Abel Maldonado, who lost campaigns for California lieutenant governor and Congress, jumped back onto center stage this month with a brash campaign to repeal Gov. Jerry Brown’s corrections policy known as realignment, says the Los Angeles Times. The result of federal court orders to reduce prison crowding, the program keeps many low-level offenders in county jails rather than send them to state lockups. “The bottom line is that, under Gov. Brown, if you commit a crime you do less time. It’s just catch and release,” said Maldonado, who has formed an exploratory committee for governor.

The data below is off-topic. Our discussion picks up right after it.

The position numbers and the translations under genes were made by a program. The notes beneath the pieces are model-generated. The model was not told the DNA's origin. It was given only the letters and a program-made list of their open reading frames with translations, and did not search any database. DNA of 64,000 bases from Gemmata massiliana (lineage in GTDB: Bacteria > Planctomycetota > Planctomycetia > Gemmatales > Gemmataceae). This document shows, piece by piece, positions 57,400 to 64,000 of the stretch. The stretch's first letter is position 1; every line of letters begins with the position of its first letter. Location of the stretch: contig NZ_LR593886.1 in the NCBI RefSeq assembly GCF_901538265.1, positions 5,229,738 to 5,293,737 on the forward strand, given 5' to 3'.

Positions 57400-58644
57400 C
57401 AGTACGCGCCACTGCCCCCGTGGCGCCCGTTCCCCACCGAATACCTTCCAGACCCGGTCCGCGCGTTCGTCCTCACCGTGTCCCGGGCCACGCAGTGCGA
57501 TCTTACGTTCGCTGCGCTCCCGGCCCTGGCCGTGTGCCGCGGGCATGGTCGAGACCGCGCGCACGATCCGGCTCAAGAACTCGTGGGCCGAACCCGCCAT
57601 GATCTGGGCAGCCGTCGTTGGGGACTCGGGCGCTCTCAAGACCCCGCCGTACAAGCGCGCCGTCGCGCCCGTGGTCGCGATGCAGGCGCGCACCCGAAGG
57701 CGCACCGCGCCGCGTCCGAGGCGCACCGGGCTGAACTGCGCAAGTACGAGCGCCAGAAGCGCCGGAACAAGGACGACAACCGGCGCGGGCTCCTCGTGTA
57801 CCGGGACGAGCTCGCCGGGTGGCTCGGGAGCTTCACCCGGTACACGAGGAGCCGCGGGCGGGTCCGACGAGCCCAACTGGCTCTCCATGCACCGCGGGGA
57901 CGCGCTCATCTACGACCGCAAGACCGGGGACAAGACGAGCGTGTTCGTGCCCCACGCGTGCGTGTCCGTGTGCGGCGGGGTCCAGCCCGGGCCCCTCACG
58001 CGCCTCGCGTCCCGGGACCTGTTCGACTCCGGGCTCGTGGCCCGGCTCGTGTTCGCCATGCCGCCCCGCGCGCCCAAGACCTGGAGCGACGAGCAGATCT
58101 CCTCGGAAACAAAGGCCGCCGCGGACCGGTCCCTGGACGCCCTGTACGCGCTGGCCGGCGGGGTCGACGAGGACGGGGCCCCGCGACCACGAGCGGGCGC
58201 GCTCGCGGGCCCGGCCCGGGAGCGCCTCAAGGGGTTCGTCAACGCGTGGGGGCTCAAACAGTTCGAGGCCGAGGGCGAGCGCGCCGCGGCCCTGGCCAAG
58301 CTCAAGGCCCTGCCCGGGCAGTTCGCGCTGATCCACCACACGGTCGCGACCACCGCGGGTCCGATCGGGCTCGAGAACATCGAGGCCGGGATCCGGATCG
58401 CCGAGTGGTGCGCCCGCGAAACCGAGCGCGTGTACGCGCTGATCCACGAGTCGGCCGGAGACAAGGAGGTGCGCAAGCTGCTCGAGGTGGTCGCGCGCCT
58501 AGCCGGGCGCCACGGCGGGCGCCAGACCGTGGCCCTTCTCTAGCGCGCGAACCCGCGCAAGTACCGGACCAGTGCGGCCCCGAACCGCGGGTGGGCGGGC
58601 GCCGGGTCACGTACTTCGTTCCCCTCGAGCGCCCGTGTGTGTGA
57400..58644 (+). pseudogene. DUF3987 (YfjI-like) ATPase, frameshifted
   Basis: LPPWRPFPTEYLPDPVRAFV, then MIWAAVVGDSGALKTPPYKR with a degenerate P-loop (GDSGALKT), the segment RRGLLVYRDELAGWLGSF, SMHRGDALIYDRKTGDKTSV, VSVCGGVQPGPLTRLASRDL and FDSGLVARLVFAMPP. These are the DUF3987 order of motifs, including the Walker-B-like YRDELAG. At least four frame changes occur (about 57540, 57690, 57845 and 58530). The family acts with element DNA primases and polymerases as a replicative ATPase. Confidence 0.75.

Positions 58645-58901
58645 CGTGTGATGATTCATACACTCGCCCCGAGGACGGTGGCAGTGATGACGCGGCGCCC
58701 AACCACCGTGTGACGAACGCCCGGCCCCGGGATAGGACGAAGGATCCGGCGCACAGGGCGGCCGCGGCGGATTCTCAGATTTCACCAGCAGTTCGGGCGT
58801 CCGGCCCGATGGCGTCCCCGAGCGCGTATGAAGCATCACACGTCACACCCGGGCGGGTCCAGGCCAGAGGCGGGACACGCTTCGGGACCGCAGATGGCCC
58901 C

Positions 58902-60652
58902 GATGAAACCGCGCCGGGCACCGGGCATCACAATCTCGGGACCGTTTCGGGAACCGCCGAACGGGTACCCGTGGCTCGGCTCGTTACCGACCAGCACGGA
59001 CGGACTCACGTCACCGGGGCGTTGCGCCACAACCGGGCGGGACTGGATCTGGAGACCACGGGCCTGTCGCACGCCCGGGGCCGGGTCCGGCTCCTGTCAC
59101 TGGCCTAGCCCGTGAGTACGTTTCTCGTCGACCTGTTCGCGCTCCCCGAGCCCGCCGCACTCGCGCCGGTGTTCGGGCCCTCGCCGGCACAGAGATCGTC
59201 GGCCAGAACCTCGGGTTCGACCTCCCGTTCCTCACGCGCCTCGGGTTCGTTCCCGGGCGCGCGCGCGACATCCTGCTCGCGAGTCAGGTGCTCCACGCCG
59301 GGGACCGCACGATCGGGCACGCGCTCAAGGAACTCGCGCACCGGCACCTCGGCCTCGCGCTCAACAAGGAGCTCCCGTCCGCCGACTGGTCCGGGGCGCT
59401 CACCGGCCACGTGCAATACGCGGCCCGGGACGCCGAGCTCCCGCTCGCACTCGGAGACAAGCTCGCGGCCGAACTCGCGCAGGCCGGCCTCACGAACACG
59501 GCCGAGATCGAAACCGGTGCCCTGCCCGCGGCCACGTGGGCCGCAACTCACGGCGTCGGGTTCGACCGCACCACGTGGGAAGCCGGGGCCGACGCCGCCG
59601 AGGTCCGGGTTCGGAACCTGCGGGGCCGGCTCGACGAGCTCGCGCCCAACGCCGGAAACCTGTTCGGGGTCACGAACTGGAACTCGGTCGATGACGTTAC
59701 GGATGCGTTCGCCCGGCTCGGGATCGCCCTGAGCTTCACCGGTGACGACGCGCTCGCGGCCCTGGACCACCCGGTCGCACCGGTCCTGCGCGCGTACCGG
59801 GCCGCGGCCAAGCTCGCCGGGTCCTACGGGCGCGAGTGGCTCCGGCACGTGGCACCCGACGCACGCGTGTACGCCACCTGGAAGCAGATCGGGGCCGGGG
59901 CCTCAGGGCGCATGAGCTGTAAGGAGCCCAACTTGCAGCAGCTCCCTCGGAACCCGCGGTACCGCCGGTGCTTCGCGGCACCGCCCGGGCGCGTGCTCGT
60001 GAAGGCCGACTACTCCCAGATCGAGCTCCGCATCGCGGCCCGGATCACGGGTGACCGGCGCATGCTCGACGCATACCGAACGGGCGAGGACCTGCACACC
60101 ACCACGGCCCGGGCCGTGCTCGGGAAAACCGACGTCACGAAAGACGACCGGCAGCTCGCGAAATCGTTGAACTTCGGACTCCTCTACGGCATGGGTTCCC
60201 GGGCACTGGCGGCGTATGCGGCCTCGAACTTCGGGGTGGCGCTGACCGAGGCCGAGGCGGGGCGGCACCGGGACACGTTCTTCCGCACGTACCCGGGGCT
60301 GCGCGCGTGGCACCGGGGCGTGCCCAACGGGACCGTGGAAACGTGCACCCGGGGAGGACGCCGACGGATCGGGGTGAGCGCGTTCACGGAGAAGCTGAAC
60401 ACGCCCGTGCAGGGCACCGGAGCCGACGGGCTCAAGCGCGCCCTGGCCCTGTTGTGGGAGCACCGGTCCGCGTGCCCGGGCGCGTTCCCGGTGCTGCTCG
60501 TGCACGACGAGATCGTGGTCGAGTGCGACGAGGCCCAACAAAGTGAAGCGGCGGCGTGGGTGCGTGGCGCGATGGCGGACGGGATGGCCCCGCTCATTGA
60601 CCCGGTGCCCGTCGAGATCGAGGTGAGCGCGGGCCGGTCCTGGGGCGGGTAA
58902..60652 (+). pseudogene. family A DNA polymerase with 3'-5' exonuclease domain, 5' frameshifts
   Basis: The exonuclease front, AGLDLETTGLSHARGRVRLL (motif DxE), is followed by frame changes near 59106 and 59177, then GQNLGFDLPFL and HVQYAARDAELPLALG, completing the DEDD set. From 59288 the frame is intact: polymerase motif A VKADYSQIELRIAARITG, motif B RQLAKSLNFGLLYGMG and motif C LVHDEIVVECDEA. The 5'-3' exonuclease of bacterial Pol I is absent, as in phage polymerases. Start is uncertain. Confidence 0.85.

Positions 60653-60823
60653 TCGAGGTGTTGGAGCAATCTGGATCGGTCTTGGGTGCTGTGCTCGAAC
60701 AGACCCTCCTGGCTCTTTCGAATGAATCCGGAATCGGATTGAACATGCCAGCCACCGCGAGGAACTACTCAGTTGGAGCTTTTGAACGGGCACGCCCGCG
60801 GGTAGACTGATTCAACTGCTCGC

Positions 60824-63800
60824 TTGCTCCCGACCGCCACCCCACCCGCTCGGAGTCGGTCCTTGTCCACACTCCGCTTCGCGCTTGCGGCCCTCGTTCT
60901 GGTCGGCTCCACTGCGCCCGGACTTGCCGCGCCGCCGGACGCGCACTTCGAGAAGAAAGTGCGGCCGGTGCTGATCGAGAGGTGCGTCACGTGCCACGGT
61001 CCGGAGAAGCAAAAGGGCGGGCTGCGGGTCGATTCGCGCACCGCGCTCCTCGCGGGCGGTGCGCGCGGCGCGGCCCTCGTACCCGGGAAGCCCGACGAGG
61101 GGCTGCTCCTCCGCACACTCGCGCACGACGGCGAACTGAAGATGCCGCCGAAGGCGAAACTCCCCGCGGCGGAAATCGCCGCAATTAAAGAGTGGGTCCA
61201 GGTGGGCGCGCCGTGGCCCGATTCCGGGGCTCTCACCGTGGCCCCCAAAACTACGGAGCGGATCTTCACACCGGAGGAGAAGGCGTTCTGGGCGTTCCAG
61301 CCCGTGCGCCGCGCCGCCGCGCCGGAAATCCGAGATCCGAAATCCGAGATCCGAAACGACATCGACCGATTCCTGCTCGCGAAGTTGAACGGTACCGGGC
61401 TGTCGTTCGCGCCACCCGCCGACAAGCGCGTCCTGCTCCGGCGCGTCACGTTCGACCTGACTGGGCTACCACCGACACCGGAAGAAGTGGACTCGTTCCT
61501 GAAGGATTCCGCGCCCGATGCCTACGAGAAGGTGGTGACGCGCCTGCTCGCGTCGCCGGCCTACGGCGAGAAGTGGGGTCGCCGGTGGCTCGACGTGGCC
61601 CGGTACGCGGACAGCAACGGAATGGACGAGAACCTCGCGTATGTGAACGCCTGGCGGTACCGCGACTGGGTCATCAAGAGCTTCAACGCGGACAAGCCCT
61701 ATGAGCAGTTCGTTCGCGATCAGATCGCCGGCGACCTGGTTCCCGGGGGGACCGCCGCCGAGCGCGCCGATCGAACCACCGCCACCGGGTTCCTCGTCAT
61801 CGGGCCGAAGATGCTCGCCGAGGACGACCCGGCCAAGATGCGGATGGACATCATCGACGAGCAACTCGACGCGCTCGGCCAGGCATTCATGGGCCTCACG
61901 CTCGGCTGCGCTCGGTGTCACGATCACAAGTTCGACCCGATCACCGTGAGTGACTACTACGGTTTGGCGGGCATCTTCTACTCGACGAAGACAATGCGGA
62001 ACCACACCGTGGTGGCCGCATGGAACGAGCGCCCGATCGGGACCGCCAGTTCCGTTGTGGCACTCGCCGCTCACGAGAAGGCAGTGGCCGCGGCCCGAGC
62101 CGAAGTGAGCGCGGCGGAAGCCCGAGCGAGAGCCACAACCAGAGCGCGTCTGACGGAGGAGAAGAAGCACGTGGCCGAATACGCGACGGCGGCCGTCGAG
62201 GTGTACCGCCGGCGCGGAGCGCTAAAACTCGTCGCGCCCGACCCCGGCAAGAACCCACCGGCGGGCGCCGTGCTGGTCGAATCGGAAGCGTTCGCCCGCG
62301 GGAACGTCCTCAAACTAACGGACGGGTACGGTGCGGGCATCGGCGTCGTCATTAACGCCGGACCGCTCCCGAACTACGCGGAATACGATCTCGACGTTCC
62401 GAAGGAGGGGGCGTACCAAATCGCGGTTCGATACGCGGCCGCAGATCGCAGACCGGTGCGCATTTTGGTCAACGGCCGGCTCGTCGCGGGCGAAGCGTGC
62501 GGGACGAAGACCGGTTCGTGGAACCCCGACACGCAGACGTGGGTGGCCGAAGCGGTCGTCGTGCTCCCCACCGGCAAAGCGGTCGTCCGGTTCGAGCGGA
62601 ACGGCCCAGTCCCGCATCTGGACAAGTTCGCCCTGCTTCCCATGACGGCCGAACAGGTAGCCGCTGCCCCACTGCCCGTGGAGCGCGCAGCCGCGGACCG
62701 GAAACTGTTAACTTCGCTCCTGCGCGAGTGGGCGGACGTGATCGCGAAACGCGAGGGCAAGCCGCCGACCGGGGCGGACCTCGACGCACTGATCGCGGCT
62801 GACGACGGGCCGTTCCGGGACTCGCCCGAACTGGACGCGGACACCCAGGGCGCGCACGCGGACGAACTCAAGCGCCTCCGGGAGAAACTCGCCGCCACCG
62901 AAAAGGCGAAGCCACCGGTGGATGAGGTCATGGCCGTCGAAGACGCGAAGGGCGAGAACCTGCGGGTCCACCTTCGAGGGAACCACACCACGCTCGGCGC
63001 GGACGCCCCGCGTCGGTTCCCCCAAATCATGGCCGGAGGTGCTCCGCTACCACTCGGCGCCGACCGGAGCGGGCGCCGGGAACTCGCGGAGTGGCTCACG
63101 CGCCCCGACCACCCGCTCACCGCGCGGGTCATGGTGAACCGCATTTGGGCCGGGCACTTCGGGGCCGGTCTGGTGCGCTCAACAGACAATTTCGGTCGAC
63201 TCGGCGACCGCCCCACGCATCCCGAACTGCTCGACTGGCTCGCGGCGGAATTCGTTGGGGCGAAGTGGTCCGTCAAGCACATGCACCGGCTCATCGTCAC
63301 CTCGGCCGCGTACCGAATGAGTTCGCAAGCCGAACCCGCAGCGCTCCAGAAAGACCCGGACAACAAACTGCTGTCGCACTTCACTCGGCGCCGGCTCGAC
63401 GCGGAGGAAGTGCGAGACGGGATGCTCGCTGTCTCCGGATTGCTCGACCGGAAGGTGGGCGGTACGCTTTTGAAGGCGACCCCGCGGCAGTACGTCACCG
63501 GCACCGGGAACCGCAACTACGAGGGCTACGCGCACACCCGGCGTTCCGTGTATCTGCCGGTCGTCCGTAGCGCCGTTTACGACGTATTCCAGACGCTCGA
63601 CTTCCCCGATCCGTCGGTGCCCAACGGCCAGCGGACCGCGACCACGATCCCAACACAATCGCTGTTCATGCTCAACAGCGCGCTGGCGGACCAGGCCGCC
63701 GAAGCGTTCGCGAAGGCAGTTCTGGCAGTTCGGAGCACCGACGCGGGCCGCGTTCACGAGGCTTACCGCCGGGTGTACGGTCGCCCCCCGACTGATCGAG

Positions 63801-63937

The logo of his Protect California Families campaign is the silhouette of a butcher knife, the brainchild of his top media advisor, Fred Davis. “Abel Maldonado will not be governor if he runs a nice, little sweet campaign,” Davis said. With California expecting a budget surplus after years of financial crisis and Brown cultivating an image as the cheapest man in Sacramento, the Democratic governor will be difficult to beat if he runs for reelection, but he could be vulnerable on the prison issue, especially if “someone falls through the cracks” and it turns into a scandalous, high-profile crime case, said Bill Whalen, who worked for Gov. Pete Wilson when California voters overwhelmingly passed the “three strikes” law that cracked down on repeat felons.